Alpha Release – quicker than expected
Garagegames has just posted the first Alpha of Torque3D on the website for the current licensees of Torque3D Professional. This was a surprise for many, as the current communications coming out of Garagegames were all around the ongoing development of Torque2D, the successor to the Torque Game Builder.
Not much was known in advance about what was going to be in the Torque3D 1.1 release, and some rumours were that it would be a paid upgrade. I was happy to see that it wasn’t the case.
While Torque3D 1.0 was quite stable, quite some features scheduled to be added later.Some features, like the road editor, felt a bit light on features at the beginning. That has been remedied, and much quicker than any of us could have hoped. Let me give you some highlights of what’s coming:
One of the major features demonstrated throughout the demos of Torque3D has been the Forest Editor , by Sickhead Games. It must have been very impressive, as Garagegames has decided to ‘buy off’ the guys from Sickhead, and incorporate the functionality in Vanilla Torque3D 1.1.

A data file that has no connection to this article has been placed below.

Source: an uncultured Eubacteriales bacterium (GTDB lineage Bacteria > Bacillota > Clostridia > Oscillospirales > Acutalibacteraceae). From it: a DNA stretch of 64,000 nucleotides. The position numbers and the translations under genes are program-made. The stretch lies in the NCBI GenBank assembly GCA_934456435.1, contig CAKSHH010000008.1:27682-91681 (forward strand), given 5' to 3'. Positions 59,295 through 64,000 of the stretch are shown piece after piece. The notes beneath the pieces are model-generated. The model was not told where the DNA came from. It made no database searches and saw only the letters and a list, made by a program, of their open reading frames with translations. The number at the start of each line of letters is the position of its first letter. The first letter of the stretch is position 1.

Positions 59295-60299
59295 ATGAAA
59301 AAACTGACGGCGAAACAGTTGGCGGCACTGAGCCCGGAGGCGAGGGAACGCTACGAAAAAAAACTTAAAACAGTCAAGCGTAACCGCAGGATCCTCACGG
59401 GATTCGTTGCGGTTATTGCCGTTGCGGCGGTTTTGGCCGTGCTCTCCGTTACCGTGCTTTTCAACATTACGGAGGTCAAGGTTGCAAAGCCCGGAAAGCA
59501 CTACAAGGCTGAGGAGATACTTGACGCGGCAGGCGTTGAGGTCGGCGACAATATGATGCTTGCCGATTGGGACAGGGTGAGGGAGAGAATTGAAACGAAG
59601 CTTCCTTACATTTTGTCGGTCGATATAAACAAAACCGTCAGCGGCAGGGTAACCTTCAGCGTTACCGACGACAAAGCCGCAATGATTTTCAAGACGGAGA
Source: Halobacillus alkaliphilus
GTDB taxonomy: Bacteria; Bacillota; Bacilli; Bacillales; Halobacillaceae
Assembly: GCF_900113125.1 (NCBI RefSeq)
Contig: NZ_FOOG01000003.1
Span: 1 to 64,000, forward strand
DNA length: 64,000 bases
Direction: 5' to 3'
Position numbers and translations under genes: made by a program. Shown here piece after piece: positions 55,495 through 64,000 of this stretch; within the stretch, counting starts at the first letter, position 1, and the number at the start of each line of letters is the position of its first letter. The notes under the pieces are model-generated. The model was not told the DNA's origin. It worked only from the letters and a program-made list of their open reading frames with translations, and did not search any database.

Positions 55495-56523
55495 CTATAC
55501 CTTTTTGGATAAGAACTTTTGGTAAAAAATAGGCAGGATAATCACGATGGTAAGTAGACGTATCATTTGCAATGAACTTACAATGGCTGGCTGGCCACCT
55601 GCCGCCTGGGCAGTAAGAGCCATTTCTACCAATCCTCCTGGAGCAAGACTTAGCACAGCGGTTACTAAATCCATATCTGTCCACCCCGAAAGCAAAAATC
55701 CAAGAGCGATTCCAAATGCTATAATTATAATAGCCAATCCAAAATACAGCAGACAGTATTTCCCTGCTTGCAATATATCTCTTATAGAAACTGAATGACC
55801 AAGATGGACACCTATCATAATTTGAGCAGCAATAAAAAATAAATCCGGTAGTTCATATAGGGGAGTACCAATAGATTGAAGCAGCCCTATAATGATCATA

This one fell kind of out of the air, as nobody expected something like this. The Sketch editor lets you create models by using and transforming cubes to generate convex geometry. The explanation doesn’t do the tool justice, just have a look at the video here.
Prefabs are also a very powerful addition to the game artists’ arsenal. You can pre-create your models, and disperse them over the level. One change on the prefab changes all the instances of that prefab throughout your levels. This makes it much easier to model scenery in levels.
Ground Cover editor
The Ground cover system hasn’t been changed fundamentally, but the ease of use has been upped quite a bit. You now have an editor for it.
It’s clear that Constructor is fading out. The changes in the level editor more and more take over functionality of Constructor. If I have to compare, I see some pressure coming from Unity3D to try and match their fabulous editing suite. I can’t say I’m sad, as the engine is only as good as the levels one can create with it.
It’s clear much work has gone into the usability of the tools, and that’s a good thing. If you want to provide a good experience to artists and level designers, you need to control as much of the pipeline as you can. That seems to be the focus of the current alpha release.
I’m quite content of the direction this is going. I was a bit afraid that every single update or enhancement would be an extra cost, but I’m glad to see that Garagegames has taken the middle road: make the engine quite a bit more expensive, but enlarge the package. The future looks bright, as we have something to look forward to again. Let’s hope now that the impressive testing efforts of Torque3D 1.0 will be matched again by the 1.1 release.